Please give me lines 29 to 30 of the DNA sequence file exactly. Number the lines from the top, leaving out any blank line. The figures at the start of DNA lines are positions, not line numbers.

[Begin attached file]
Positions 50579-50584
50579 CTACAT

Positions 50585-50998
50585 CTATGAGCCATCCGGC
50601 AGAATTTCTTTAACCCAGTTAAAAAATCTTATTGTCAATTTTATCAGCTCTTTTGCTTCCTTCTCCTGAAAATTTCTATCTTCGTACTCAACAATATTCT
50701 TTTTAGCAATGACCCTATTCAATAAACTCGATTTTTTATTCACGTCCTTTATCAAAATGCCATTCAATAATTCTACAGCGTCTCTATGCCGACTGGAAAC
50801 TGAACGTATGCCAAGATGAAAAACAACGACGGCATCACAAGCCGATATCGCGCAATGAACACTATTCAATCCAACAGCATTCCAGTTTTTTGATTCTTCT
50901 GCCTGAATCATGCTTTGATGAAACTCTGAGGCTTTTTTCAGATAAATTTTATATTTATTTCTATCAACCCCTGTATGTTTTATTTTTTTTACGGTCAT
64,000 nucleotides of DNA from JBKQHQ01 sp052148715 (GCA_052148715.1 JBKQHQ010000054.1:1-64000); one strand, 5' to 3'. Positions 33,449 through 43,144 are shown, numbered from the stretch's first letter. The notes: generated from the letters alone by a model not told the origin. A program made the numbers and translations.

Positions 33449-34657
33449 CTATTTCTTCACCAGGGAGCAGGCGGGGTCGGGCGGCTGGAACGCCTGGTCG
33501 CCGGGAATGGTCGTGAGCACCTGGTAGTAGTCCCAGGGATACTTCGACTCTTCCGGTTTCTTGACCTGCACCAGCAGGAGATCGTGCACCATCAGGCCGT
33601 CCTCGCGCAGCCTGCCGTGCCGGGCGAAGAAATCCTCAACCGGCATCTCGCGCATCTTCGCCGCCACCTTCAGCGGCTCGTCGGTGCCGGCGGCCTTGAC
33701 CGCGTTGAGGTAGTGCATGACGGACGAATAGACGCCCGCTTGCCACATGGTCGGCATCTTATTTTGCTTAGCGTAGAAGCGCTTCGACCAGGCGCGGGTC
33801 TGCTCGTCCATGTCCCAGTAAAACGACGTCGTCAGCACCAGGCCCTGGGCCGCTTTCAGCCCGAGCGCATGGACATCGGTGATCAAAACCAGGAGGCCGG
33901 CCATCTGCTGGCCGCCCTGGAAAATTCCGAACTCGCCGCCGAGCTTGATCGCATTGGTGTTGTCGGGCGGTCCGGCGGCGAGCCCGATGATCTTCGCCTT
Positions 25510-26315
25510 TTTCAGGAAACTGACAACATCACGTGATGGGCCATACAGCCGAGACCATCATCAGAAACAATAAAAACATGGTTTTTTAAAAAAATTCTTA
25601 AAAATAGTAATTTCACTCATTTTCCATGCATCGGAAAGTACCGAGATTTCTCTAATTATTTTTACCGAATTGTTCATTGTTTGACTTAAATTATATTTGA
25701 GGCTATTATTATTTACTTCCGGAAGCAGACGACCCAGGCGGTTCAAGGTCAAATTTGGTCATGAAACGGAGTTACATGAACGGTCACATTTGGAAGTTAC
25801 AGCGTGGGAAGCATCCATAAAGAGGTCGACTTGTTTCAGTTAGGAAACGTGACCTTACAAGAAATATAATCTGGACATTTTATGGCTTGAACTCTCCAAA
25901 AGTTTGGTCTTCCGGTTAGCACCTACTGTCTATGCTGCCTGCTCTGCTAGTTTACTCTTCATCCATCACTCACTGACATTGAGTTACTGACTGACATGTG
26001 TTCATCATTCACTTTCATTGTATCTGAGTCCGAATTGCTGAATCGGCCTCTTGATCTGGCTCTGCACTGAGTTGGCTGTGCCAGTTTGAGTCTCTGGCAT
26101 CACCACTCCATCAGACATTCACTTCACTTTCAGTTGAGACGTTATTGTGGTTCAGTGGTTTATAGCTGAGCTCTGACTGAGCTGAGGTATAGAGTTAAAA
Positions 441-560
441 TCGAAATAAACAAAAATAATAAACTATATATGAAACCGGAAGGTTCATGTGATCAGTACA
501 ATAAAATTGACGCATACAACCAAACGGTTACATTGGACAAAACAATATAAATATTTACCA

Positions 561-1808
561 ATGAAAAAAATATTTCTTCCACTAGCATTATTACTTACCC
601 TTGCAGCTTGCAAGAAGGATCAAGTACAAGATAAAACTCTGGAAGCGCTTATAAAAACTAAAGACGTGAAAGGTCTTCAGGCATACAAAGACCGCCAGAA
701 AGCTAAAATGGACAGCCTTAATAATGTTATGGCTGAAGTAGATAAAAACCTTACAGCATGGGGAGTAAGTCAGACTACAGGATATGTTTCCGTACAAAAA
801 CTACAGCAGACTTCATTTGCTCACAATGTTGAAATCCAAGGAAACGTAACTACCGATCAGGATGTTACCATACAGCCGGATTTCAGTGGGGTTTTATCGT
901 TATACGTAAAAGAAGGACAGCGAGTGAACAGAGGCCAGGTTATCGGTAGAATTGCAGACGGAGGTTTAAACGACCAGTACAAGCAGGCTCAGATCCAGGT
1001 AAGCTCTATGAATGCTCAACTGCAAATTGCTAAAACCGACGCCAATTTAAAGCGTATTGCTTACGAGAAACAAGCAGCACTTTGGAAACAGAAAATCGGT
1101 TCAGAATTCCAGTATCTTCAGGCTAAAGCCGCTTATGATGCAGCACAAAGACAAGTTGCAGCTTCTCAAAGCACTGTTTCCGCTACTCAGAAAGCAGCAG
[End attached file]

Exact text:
561 ATGAAAAAAATATTTCTTCCACTAGCATTATTACTTACCC
601 TTGCAGCTTGCAAGAAGGATCAAGTACAAGATAAAACTCTGGAAGCGCTTATAAAAACTAAAGACGTGAAAGGTCTTCAGGCATACAAAGACCGCCAGAA